Wednesday, November 17 @ 12:00 pm
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In Conversation: On Three Sisters: A Novel & Send for Me: A Novel

Inspired by true events, Heather Morris’ Three Sisters: A Novel tells the story of Livia, Magda, and Cibi. After surviving Auschwitz, the sisters learn that to find true peace and happiness they must face the ghosts of their past, including the secrets they have kept from each other. Based on letters from Lauren Fox’s own family, Send for Me: A Novel is a work of historical fiction that moves between Germany on the eve of World War II and present-day Wisconsin.…

Wednesday, November 17 @ 12:00 pm
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In Conversation: On Can We Talk About Israel? A Guide for the Curious, Confused, and Conflicted

Can We Talk About Israel? A Guide for the Curious, Confused, and Conflicted by Daniel Sokatch offers a primer on Israel and the Israeli-Palestinian conflict. It addresses the story of that conflict, and of why so many people feel so strongly about it – without actually understanding it very well at all. Moderated by author, historian, and journalist Kai Bird, executive director and distinguished lecturer of the CUNY Graduate Center’s Leon Levy Center for Biography.…

Wednesday, November 17 @ 12:00 pm
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In Conversation: On Voices from the Pandemic: Americans Tell Their Stories of Crisis, Courage, and Resilience & The Plague Year: America in the Time of Covid

An exhausted EMT risking his life in New York City; a grocery store owner feeding his neighborhood for free in locked-down New Orleans; a Maryland restaurateur forced to close his family business after 46 years. In Voices from the Pandemic: Americans Tell Their Stories of Crisis, Courage and Resilience, journalist Eli Saslow captures in real-time a nation’s fear, anger, uncertainty, and compassion. In The Plague Year: America in the Time of Covid, Pulitzer Prize-winning author Lawrence Wright offers an unprecedented,…

Wednesday, November 17 @ 12:00 pm
Livestreamed

In Conversation: On Speculative Los Angeles

Denise Hamilton commissioned the 14 stories (including one of her own) that comprise Speculative Los Angeles. Each is set in a different neighborhood of the city and filled with local color, landmarks, and flavor – but each also reimagines the metropolis in very different ways. Joining her are contributing writers Alex Espinoza and S. Qiouyi Lu.…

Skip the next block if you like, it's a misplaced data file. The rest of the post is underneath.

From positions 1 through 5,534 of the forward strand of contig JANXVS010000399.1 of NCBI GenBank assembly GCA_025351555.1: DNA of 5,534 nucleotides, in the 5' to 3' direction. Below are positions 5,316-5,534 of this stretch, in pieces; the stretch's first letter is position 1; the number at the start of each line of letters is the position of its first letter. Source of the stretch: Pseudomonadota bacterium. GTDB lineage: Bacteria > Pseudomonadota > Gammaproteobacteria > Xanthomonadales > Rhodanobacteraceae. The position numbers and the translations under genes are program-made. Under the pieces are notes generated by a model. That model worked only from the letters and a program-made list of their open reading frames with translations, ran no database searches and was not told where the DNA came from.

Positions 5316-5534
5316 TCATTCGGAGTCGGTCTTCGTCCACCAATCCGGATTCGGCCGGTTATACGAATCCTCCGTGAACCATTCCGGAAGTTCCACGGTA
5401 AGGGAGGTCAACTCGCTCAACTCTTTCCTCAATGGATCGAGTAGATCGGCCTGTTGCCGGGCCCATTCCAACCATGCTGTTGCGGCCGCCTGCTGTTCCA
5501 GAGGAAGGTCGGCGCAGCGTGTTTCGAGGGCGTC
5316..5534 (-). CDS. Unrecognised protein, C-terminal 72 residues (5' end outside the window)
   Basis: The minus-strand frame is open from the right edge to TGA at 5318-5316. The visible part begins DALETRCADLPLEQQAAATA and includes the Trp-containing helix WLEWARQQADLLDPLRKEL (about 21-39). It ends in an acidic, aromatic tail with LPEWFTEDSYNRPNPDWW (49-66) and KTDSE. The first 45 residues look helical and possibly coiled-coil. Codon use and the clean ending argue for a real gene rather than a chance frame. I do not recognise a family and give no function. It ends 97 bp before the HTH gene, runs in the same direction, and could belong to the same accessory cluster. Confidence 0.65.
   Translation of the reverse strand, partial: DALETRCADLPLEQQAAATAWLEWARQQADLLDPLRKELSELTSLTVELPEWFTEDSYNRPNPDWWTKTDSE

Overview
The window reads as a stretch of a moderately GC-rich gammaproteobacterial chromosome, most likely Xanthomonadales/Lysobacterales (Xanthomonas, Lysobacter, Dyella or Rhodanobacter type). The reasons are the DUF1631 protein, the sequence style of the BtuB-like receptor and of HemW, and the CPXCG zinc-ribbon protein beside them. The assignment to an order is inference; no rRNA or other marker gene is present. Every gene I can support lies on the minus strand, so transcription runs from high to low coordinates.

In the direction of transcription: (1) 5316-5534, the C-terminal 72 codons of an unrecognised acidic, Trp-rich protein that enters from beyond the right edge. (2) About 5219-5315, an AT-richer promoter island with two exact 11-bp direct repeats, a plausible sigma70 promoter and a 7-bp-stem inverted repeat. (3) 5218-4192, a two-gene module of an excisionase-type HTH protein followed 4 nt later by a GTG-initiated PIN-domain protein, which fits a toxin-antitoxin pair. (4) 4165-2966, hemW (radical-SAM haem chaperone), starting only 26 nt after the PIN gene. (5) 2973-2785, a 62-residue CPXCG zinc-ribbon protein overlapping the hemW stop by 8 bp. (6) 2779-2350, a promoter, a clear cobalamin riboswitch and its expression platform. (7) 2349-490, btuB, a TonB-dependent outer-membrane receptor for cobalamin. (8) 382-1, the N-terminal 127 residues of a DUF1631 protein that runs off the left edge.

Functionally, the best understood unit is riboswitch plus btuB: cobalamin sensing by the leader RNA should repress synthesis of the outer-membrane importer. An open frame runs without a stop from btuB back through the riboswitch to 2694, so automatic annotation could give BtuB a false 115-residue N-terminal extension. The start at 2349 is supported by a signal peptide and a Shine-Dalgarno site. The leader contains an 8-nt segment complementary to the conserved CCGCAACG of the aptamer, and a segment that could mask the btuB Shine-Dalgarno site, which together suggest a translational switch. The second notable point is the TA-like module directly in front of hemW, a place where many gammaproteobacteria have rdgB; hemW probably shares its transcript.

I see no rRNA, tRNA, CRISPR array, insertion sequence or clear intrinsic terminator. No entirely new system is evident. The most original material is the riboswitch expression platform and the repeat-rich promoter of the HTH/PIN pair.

Wednesday, November 17 @ 12:00 pm
Livestreamed

2020 National Poetry Series Winner Teresa K. Miller

The National Poetry Series was established in 1978 to recognize and promote excellence in contemporary poetry by ensuring the publication of five books of poetry annually through participating publishers. In addition, the National Poetry Series has partnered with Miami Book Fair to award the Paz Prize in Poetry, which ensures bilingual publication for a book of poems written in Spanish. This conversation features Teresa K. Miller on Borderline Fortune, in conversation with the judge who selected her manuscript, Carol Muske-Dukes,

Wednesday, November 17 @ 12:00 pm
Livestreamed

2020 National Poetry Series Winner Devon Walker-Figueroa

The National Poetry Series was established in 1978 to recognize and promote excellence in contemporary poetry by ensuring the publication of five books of poetry annually through participating publishers. In addition, the National Poetry Series has partnered with Miami Book Fair to award the Paz Prize in Poetry, which ensures bilingual publication for a book of poems written in Spanish. This conversation features Devon Walker-Figueroa on Philomath: Poems, in conversation with the judge who selected her manuscript, Sally Keith,…

Wednesday, November 17 @ 12:00 pm
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In Conversation: Pablo Medina & Achy Obejas

In his collection The Foreigner’s Song: New and Selected Poems, Cuban-born American poet Pablo Medina reaches back to his six previous published collections and all the way to his first, published in 1975, adding 19 new works. His prose has a dreamlike quality in which familiarity and certainty surrender to strangeness. Achy Obejas’ Boomerang/Bumerán: Poetry/Poesía is a bilingual collection of lyrical poetry written in bold, mostly gender-free English and Spanish that addresses immigration, displacement, love, and activism.…

Wednesday, November 17 @ 12:00 pm
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Our Brief & Earthly Inheritance: Two Poets on the Art of Making Do

The poems in Jim Daniels’ Gun/Shy deal with the emotional weight of making do. Tinged with both the regrets and wisdom of aging, his poems measure the wages of love in a changing world with its vanishing currency. He finds solace in small miracles, exploring family work, childhood and adolescence, and his own mortality. He examines race, white privilege, America’s gun culture, and factory work, the myths we memorize to help us sleep at night, those that keep us awake and trembling.…

Wednesday, November 17 @ 12:00 pm
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In Conversation: On Hyam Plutzik 32 Poems // 32 Poemas